Letter from the editor: May 2013

Letter from the editor: May 2013

Creating consumer-resonant products requires paying attention to the big picture and seeing where science, regulation, and consumer needs coincide.

“Where science leads, product development follows.” This telling quote is courtesy Jim Hamilton, who is DSM’s president of its nutritional products USA division.

Wise words indeed, but that’s not the whole story.

Todd RunestadFor example, vitamin D research exploded in 2008, showing benefit of the sunshine vitamin in everything from bone health to immunity, energy to cancer prevention. The IOM helped the cause (somewhat) by ratcheting up recommended intakes of vitamin D for bone health.

That one-two punch – research plus government pronouncement – was enough to get manufacturers and marketers to put vitamin D into bone health formulations.

Other, related recent research has called into question whether Americans are taking too much calcium because of cardiovascular concerns.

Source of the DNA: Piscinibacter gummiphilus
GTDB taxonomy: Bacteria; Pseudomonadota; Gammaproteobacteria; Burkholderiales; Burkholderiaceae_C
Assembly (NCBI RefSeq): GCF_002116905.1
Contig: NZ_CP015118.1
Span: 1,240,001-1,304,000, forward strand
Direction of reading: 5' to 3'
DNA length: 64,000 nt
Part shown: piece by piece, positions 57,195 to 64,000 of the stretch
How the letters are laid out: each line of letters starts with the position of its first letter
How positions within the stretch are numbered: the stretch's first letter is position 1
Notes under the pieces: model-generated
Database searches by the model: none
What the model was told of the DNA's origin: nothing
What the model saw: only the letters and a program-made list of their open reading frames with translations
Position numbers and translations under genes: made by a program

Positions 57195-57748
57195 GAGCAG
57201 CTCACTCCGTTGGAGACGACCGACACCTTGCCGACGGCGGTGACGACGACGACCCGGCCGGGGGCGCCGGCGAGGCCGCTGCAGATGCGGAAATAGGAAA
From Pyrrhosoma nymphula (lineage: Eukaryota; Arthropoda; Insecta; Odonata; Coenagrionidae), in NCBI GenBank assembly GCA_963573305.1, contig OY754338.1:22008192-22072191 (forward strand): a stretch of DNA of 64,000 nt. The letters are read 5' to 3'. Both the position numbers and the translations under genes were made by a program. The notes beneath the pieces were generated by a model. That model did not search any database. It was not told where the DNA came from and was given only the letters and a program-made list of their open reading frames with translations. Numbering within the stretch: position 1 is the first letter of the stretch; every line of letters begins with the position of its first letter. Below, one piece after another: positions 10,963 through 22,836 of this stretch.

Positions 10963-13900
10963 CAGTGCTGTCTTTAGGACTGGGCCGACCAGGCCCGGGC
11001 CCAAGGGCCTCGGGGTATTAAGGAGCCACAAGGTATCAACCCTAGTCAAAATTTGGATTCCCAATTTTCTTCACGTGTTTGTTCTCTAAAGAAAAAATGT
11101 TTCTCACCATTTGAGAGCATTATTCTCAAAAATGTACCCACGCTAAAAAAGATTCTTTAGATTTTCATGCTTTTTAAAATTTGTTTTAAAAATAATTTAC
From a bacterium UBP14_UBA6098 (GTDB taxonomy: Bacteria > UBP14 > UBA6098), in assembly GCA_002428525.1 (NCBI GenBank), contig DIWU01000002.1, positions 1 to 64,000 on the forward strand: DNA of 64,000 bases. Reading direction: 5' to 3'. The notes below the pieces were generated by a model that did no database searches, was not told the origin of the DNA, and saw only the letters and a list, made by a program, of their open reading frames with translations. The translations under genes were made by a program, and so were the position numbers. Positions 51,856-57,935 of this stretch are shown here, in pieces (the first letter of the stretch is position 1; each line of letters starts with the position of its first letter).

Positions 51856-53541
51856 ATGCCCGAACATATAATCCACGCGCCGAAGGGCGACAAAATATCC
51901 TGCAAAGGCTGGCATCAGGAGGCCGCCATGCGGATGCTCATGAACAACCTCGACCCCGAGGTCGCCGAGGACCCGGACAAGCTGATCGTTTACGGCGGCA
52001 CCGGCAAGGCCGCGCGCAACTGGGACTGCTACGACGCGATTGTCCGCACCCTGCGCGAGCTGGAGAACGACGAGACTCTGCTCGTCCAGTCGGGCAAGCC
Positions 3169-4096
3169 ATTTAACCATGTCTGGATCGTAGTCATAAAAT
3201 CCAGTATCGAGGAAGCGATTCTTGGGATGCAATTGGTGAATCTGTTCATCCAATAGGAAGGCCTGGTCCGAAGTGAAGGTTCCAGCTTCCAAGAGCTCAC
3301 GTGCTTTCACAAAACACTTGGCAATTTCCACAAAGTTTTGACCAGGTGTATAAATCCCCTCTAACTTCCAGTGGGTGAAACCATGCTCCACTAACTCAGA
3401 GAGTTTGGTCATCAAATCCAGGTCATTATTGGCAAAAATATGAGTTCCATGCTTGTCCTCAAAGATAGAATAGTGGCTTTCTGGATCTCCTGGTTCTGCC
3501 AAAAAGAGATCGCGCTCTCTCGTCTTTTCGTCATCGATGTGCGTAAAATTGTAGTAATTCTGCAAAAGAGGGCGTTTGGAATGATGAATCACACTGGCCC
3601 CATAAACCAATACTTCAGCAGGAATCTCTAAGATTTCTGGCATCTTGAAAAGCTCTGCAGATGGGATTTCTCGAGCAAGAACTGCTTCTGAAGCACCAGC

Watch as bone-health formulations cut back on calcium content and up vitamin D.

See how that works?

On another front, vitamin K2 is the latest ingredient showing benefit for the combination of bone health and cardiovascular health.

When I see that combination of health, I think postmenopausal women, because these are their big concerns (once they get past the hot flashes).

And then I go back to the literature that suggests the biggest indicator of osteoporosis for postmenopausal women is the bone mineral density that woman had – when she was an adolescent.

So I’m wondering why vitamin K2 – at doses that are only in the micrograms, which means ease of integration into formulations because of the small size there – is not put into every children’s health supplement.

That’s the X Factor in bridging nutrition science with product development.

Examples like these abound in all the work we do here. I take it as my professional mission to help the market understand the research and offer insights into applying that science to make great consumer-resonant products. Maybe it’s a marketing play. Perhaps it’s the right formulation – maybe the kitchen-sink approach is the wrong direction. Maybe it’s having a keener understanding of the regulations at play.

This issue is chock-full of the best insights the industry has on offer today, from botanicals to beverages, energy and performance to how to better play the contract manufacturer game.

Read it and reap!

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